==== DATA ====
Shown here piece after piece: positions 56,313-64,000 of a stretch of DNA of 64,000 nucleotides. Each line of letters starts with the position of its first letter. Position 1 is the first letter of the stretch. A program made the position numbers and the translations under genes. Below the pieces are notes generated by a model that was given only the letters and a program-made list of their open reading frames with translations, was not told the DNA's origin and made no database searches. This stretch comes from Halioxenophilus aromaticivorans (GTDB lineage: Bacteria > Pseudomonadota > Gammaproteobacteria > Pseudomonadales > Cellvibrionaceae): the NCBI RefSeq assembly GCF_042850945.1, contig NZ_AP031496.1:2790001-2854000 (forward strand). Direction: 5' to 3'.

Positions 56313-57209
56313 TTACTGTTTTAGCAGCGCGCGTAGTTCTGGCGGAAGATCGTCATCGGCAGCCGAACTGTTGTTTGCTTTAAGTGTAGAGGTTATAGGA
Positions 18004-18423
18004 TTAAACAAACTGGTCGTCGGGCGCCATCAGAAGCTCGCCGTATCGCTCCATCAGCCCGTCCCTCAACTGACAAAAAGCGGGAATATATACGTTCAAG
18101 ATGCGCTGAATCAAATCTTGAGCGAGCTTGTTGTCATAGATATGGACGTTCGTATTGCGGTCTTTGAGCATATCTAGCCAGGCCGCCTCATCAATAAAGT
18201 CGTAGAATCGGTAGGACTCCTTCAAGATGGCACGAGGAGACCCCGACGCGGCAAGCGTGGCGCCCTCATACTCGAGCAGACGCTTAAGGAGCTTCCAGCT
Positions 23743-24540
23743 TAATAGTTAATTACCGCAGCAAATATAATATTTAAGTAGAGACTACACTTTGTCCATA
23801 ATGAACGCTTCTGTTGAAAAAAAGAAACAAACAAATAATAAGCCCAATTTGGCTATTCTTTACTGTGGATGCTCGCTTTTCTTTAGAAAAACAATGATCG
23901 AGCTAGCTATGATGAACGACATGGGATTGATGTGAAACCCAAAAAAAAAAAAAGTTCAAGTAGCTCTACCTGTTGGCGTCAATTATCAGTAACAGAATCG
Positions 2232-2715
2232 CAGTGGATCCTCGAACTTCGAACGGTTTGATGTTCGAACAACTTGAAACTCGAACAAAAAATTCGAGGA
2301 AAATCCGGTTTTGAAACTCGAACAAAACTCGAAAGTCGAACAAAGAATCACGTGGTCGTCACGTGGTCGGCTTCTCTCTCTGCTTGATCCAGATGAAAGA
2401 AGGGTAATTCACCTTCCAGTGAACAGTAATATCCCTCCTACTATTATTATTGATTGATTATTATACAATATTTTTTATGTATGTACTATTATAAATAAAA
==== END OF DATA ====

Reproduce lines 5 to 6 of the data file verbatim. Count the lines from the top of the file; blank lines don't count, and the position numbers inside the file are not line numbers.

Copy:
18004 TTAAACAAACTGGTCGTCGGGCGCCATCAGAAGCTCGCCGTATCGCTCCATCAGCCCGTCCCTCAACTGACAAAAAGCGGGAATATATACGTTCAAG
18101 ATGCGCTGAATCAAATCTTGAGCGAGCTTGTTGTCATAGATATGGACGTTCGTATTGCGGTCTTTGAGCATATCTAGCCAGGCCGCCTCATCAATAAAGT